European Union: Court Of Justice Of European Union Holds That Unauthorised Re-Posting Of Protected Content Constitutes Copyright Infringement

On 7 August 2018, the Court of Justice of the European Union (the "ECJ") delivered its first copyright judgment of 2018. The ECJ held in case C-161/17, Renckhoff, that the unauthorised re-posting of a copyrighted work is an act of communication to the public under Article 3(1) of Directive 2001/29/EC of 22 May 2001 on the harmonisation of specific aspects of copyright and related rights in the information society (the "InfoSoc Directive").

The case arose after a German photographer had brought an action against a school for the unauthorised use of copyright-protected material. The unauthorised use related to an image found online by one of the pupils. The pupil used the image for an assignment with a reference to the website from which the photograph had been downloaded ("the original website"). Since the original website did not mention the name of the photographer, the reference made by the pupil only referred to that website and not to the photographer. Once finalised, the assignment was uploaded on the school's website by the pupil and the teacher. The photographer claimed infringement of his copyright in the photograph since he had granted a license to use the photograph to the original website only.

Faced with the issue of the publication of the photograph by the school, the German Federal Court of Justice referred a preliminary question to the ECJ as regards the interpretation of Article 3(1) of the InfoSoc Directive. Article 3(1) of the InfoSoc Directive provides that EU Member States should grant authors the exclusive right to authorise or prohibit any communication of their work to the public.

The ECJ held that the reposting of protected content freely available with the consent of the right holder on a third-party website is a new act of communication to the public. Pursuant to well-established case law of the ECJ, the concept of "communication to the public" includes two cumulative criteria; (i) an "act of communication" of a work; and (ii) the communication of that work to a "public". In the case at hand, by posting the photograph on the school's website, the photograph was made available to a new public. Hence, the ECJ found that such posting should be treated as an "act of communication" within the meaning of Article 3(1) of the InfoSoc Directive.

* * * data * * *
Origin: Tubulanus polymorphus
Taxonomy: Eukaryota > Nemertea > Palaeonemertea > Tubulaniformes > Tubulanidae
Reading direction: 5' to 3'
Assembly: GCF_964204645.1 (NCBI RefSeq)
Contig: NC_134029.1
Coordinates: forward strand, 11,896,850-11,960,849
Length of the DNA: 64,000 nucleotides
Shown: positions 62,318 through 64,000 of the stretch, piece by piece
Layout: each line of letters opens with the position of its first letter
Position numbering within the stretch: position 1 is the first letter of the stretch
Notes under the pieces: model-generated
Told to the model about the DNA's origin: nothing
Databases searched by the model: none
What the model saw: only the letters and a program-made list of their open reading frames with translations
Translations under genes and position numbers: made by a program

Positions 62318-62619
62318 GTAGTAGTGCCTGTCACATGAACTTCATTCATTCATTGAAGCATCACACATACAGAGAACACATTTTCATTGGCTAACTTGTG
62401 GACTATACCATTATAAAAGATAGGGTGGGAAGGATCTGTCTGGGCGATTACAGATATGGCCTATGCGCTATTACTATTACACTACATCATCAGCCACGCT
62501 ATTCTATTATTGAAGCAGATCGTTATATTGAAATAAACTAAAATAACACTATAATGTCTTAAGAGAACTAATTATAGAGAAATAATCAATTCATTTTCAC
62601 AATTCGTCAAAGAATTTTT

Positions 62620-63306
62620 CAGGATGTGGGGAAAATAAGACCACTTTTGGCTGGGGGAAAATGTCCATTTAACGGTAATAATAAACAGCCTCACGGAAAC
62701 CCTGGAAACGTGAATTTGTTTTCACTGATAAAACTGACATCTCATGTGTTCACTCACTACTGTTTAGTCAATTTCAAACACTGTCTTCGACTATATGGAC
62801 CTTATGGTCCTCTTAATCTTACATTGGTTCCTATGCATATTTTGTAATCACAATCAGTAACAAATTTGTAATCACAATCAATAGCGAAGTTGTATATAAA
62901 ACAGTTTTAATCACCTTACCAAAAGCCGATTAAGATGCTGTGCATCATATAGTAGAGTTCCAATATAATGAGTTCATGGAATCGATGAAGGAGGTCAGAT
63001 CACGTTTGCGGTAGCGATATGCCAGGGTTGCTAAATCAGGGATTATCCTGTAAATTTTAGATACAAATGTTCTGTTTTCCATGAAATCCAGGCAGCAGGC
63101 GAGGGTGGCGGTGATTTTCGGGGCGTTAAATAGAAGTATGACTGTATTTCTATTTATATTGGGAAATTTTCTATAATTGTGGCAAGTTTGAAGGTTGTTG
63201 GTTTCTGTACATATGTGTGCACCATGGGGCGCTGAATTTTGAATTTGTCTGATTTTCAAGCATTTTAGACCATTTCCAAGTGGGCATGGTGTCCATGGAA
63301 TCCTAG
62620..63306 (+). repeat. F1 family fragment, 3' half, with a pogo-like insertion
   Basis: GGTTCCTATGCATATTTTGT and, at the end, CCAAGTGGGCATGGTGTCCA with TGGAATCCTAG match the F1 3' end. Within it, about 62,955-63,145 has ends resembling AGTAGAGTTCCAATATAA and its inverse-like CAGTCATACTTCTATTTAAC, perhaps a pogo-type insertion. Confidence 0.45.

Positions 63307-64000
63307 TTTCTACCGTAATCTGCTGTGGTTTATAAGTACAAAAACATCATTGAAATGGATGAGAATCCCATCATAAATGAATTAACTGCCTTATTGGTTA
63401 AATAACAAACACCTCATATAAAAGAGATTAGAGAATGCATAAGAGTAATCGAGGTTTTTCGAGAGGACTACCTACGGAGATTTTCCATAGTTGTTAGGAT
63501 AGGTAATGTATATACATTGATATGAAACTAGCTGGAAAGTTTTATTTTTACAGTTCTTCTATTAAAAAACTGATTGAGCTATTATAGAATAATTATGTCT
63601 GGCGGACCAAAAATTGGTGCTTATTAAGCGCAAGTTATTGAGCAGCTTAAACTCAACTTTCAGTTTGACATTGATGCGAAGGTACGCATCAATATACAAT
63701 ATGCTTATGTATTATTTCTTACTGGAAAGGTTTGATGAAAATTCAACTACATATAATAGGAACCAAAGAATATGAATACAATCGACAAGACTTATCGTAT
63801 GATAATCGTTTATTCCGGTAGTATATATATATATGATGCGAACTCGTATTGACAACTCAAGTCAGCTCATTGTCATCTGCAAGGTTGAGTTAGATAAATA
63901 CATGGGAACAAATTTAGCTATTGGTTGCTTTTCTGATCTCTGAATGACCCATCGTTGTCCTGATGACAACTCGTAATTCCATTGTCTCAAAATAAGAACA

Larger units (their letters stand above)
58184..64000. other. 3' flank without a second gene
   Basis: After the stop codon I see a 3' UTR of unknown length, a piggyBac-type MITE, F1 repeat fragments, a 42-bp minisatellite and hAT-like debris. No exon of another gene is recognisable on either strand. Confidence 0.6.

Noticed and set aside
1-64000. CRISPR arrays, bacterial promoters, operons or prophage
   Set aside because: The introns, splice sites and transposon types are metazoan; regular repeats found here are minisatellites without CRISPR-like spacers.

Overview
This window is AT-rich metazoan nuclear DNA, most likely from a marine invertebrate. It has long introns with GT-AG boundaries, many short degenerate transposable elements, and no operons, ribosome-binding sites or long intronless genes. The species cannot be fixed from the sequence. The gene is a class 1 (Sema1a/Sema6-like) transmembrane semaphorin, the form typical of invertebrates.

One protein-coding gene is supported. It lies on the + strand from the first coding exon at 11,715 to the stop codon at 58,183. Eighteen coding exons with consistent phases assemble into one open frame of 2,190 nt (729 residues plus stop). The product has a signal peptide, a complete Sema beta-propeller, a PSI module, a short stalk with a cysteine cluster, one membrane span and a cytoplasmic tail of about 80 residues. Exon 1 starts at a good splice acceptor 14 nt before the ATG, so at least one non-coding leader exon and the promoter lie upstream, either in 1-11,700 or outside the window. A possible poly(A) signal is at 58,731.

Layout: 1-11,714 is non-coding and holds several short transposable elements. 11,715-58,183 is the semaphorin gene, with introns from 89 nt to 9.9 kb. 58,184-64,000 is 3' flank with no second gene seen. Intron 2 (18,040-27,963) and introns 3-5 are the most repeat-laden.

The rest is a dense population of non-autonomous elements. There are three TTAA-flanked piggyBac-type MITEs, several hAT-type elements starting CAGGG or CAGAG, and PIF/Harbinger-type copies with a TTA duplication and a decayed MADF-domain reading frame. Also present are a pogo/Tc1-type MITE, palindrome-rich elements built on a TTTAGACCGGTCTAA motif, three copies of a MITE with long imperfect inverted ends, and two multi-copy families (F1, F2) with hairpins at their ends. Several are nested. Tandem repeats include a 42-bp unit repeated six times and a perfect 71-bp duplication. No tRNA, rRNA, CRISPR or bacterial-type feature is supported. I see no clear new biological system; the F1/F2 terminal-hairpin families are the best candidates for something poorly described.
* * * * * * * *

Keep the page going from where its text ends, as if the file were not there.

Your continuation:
According to the ECJ, holding otherwise would mean that a copyright holder would lose any control over his or her work once it has been made available online for the first time. In such a case, even if the copyright holder decided no longer to communicate his or her work on the original website, the photograph would remain available on the school's website. To hold that the posting on a website of a work that was previously communicated on another website with the consent of the copyright holder does not constitute making available to a new public would amount to applying an exhaustion rule to the right of communication. This would infringe Article 3(3) of the Infosoc Directive pursuant to which such a right is not exhausted by unauthorised acts of communication to the public or making available to the public. Such findings would also deprive the copyright holder of the opportunity to claim an appropriate reward for the use of his or her work.

In its reasoning, the ECJ declared it irrelevant that the copyright holder had not limited the ways in which internet users could use the photograph published on the original website. Deciding otherwise would impose an undue burden on the exercise of the copyright by its holder.

The ECJ therefore concluded that the posting of the photograph on the school's website was an act of communication to a new public that required the consent of the author.

The ECJ added that the exception to both the reproduction and communication rights provided for by Article 5(3)(a) InfoSoc Directive when the work is used for the sole purpose of illustration for teaching or scientific research, did not apply to the case at hand. Indeed, the ECJ insisted that its findings were not based on whether the photograph used by the pupil was educational in nature, but on the fact that the posting of that work on the school website made it accessible to all the visitors to that website.

The content of this article is intended to provide a general guide to the subject matter. Specialist advice should be sought about your specific circumstances.

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